The amount of retrofit for each method was determined to make the same strength. The material properties of CFRP, steel plate and FSC plate are provided in Table 2. And the mechanical behavior of CFRP, steel plate and FSC plate are provided Fig. 5. The process of repair and retrofit is shown in Fig. 6.

Fig. 3. Measurement detail and loading range for quasi-static test

 Measurement detail and loading range for quasi-static test
 Measurement detail and loading range for quasi-static test

Fig. 4. The result of the pre-loading test

 The result of the pre-loading test
 The result of the pre-loading test

Table 2. Material properties of CFRP, steel plate and FSC plate

Retrofit material
Tensile strength, MPa
Elastic modulus, MPa
CFRP
3,55
2.35×105
Steel plate
320
2.00×105
FSC Plate
2
2.15×105

Fig. 5. Mechanical behavior of CFRP, steel plate and FSC plate

 Mechanical behavior of CFRP, steel plate and FSC plate

Fig. 6. Repair and retrofit of the damaged specimen by pre-loading

 Repair and retrofit of the damaged specimen by pre-loading

a) FSC plate retrofit

 Repair and retrofit of the damaged specimen by pre-loading

b) CFRP retrofit

 Repair and retrofit of the damaged specimen by pre-loading

c) Steel plate retrofit

3. Test results

As a test result, an initial crack of the standard specimen occurred horizontally at the interface between a foundation and a pier. And as the load was gradually increased, the horizontal and vertical cracks were occurred at the middle of pier. Finally, as typical flexural failure such as a separation of the concrete cover and crushing was shown, load-carrying capacity was drastically reduced. In case of repaired and retrofitted specimens, the initial cracks occurred horizontally above the boundary of the retrofit plates. As the load was gradually increased, the horizontal and vertical cracks were occurred at the middle of the piers. However, the numbers of vertical cracks were significantly less than those of the standard specimen due to the retrofit effect. As the load was increased, the reinforcement was yielded and showed ductility and then failures were finally shown as a debonding of the retrofit plates. The results of testing, failure and load-displacement curves for each specimen are shown in Figs. 7-9.

Fig. 7. Testing photo of the specimens

 Testing photo of the specimens
 Testing photo of the specimens
 Testing photo of the specimens
 Testing photo of the specimens

Retrofit efficiency was evaluated and compared between the standard specimen and repaired and retrofitted specimens by the retrofit method as shown in Fig. 10. The retrofit specimens have relatively higher strength and ductility than the standard specimen. The specimen with FSC plate retrofit has greater retrofit effect than the others relatively. Despite the advantages of retrofit material, the specimens with FRP and steel plate have lower retrofit efficiency because of defects that occur during construction or curing of concrete and bonding performance degradation.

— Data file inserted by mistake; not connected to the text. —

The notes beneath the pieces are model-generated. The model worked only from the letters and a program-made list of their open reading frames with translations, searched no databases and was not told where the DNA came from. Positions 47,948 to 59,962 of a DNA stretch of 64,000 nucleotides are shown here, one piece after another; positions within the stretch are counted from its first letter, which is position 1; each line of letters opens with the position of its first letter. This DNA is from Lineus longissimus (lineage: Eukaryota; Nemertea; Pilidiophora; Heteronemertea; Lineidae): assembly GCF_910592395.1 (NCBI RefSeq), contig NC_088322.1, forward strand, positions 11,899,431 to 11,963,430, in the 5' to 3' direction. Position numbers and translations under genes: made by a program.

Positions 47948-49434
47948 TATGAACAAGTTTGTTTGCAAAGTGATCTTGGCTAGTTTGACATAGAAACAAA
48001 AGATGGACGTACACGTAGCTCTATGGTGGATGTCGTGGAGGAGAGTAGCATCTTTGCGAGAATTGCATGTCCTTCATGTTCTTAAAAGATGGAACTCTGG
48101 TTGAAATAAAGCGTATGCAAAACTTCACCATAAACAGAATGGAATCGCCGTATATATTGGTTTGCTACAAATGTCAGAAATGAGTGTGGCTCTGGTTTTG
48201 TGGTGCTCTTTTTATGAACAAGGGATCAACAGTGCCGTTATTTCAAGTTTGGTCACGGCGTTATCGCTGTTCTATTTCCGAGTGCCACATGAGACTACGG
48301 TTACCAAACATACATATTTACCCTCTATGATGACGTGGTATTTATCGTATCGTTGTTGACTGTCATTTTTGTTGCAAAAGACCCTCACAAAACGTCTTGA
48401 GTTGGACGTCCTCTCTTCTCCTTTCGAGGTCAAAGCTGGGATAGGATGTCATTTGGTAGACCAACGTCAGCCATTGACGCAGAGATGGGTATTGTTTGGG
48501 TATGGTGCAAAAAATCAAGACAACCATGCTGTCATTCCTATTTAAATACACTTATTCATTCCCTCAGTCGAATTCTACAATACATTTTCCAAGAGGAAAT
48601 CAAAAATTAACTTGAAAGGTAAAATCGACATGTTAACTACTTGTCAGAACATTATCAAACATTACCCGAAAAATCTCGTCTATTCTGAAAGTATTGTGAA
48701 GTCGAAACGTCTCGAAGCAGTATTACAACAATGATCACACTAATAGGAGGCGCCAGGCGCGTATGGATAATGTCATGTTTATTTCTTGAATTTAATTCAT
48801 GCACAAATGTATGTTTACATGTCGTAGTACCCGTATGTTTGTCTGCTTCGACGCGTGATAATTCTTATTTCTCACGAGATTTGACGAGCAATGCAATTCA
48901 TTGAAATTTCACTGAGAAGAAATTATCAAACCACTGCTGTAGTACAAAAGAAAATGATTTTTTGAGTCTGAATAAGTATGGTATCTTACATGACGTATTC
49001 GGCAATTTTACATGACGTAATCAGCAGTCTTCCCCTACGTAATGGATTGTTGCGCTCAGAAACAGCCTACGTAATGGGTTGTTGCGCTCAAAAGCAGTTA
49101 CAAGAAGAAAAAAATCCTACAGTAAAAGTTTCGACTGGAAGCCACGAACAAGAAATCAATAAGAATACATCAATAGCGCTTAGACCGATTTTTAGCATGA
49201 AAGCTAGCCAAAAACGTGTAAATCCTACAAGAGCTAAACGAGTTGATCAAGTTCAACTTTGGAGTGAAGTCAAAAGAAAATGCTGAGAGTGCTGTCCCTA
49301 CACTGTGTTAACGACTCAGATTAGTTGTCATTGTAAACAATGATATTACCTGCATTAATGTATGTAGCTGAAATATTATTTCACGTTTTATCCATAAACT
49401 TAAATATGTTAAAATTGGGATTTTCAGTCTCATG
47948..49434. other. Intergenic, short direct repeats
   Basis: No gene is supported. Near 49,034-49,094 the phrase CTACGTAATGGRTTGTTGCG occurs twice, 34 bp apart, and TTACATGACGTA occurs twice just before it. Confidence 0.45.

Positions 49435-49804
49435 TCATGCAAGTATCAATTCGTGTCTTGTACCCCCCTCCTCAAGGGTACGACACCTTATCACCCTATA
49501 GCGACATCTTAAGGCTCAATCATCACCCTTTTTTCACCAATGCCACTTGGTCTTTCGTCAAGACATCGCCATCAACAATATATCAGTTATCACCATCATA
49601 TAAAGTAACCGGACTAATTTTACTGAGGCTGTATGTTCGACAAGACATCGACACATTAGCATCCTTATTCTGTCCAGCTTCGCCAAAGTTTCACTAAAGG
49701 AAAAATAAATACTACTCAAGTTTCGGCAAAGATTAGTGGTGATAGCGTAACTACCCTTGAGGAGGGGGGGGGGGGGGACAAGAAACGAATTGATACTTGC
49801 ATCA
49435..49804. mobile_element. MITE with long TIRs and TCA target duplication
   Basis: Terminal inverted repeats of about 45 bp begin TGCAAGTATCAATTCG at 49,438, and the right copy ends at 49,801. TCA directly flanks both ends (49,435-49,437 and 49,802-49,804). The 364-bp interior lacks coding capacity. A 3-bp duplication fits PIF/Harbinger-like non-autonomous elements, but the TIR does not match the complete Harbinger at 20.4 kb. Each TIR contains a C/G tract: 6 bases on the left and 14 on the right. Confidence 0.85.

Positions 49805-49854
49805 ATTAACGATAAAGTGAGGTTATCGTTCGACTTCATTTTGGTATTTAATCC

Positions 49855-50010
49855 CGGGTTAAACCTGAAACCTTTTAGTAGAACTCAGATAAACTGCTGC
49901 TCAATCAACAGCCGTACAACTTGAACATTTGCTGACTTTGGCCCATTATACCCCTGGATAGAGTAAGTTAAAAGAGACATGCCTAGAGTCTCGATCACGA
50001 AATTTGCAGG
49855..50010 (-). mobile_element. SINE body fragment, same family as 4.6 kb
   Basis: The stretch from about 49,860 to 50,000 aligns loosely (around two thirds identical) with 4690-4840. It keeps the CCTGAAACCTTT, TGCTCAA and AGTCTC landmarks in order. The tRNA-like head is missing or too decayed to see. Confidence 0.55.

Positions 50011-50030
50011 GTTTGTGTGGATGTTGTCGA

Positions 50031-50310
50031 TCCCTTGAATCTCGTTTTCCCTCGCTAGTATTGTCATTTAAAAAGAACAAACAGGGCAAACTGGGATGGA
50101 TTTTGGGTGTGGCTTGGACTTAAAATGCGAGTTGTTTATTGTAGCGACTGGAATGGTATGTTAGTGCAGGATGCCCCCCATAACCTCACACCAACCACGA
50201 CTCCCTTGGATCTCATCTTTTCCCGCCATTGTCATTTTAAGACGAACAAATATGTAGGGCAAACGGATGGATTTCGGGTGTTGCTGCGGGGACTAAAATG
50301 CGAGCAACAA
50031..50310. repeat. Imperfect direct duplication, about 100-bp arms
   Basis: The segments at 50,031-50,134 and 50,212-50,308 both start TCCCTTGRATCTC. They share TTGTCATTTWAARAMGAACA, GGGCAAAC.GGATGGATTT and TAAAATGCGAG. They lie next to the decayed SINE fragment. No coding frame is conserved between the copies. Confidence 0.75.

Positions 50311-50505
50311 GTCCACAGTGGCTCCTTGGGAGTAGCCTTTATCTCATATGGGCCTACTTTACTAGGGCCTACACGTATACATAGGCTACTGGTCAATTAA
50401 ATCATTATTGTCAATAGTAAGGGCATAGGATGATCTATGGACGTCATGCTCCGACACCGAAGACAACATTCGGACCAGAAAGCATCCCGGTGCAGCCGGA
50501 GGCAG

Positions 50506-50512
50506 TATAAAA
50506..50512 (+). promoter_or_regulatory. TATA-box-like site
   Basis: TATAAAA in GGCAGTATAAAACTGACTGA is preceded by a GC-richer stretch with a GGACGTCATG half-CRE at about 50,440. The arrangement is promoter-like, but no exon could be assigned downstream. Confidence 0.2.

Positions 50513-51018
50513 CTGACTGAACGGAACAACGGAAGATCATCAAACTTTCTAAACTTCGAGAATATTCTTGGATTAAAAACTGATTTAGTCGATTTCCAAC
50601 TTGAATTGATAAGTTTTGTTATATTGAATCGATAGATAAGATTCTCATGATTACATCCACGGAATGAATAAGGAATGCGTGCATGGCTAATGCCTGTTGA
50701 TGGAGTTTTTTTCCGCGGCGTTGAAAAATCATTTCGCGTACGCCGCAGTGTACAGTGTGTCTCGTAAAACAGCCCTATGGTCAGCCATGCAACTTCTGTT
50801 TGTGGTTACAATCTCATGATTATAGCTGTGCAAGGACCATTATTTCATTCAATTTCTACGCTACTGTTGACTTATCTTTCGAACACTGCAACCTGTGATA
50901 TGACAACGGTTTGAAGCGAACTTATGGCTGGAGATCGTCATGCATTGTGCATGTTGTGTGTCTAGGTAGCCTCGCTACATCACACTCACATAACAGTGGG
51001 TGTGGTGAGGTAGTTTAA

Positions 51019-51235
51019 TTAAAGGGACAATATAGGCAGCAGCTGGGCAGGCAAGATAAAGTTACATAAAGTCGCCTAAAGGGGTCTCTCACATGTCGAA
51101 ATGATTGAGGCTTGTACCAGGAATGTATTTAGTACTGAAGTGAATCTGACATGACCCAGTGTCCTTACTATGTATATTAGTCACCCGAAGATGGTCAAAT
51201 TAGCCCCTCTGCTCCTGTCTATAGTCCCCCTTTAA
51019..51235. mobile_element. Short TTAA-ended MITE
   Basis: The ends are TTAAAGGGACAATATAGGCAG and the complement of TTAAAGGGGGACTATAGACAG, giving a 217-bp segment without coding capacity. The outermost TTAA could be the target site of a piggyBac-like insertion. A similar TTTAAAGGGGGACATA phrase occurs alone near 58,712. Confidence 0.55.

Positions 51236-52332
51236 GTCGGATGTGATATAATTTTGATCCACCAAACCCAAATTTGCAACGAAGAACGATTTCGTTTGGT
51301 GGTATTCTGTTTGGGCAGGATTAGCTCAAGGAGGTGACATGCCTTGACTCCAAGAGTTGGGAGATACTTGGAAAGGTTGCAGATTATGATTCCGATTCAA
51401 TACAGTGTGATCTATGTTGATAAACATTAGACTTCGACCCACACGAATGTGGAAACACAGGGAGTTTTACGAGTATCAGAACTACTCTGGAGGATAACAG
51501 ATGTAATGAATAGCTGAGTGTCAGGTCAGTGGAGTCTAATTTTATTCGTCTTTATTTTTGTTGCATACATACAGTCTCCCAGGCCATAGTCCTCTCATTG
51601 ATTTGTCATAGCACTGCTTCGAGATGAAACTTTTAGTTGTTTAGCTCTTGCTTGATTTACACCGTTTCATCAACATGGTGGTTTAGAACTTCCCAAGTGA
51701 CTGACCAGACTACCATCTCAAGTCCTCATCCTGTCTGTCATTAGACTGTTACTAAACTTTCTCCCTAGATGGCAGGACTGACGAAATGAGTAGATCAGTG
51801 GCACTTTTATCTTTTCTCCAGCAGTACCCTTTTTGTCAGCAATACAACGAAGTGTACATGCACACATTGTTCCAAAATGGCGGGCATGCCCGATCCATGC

Fig. 8. Failure photo of the specimens

 Failure photo of the specimens

a) Standard specimen

 Failure photo of the specimens

b) Retrofit specimen with steel plate

 Failure photo of the specimens

c) Retrofit specimen with FSC plate

 Failure photo of the specimens

d) Retrofit specimen with CFRP

Fig. 9. The load-displacement hysteresis curve

 The load-displacement hysteresis curve

a) Standard specimen

 The load-displacement hysteresis curve

b) Retrofit specimen with steel plate

 The load-displacement hysteresis curve

c) Retrofit specimen with FSC plate

 The load-displacement hysteresis curve

d) Retrofit specimen with CFRP

4. Seismic performance evaluation

The pushover analysis with controlled displacement was implemented for the standard, CFRP, steel plate and FSC plate. With the outcome, the relationship between the top displacement and the base shearing force of the bridge is calculated. The distribution shape of load is generally important in the case of implementing the pushover analysis. Based on the Korean design response spectrum of elasticity [3], the seismic coefficients CA and CV were modified and used. The coefficients were CA= 0.224 and CV= 0.322. Fig. 11 shows the capacity spectrum of each type of specimen. The configuration of capacity spectrum proved that the standard specimen could not satisfy the capacity demand, whereas the seismic retrofit with CFRP and FSC plate specimens achieved all the demanded standards.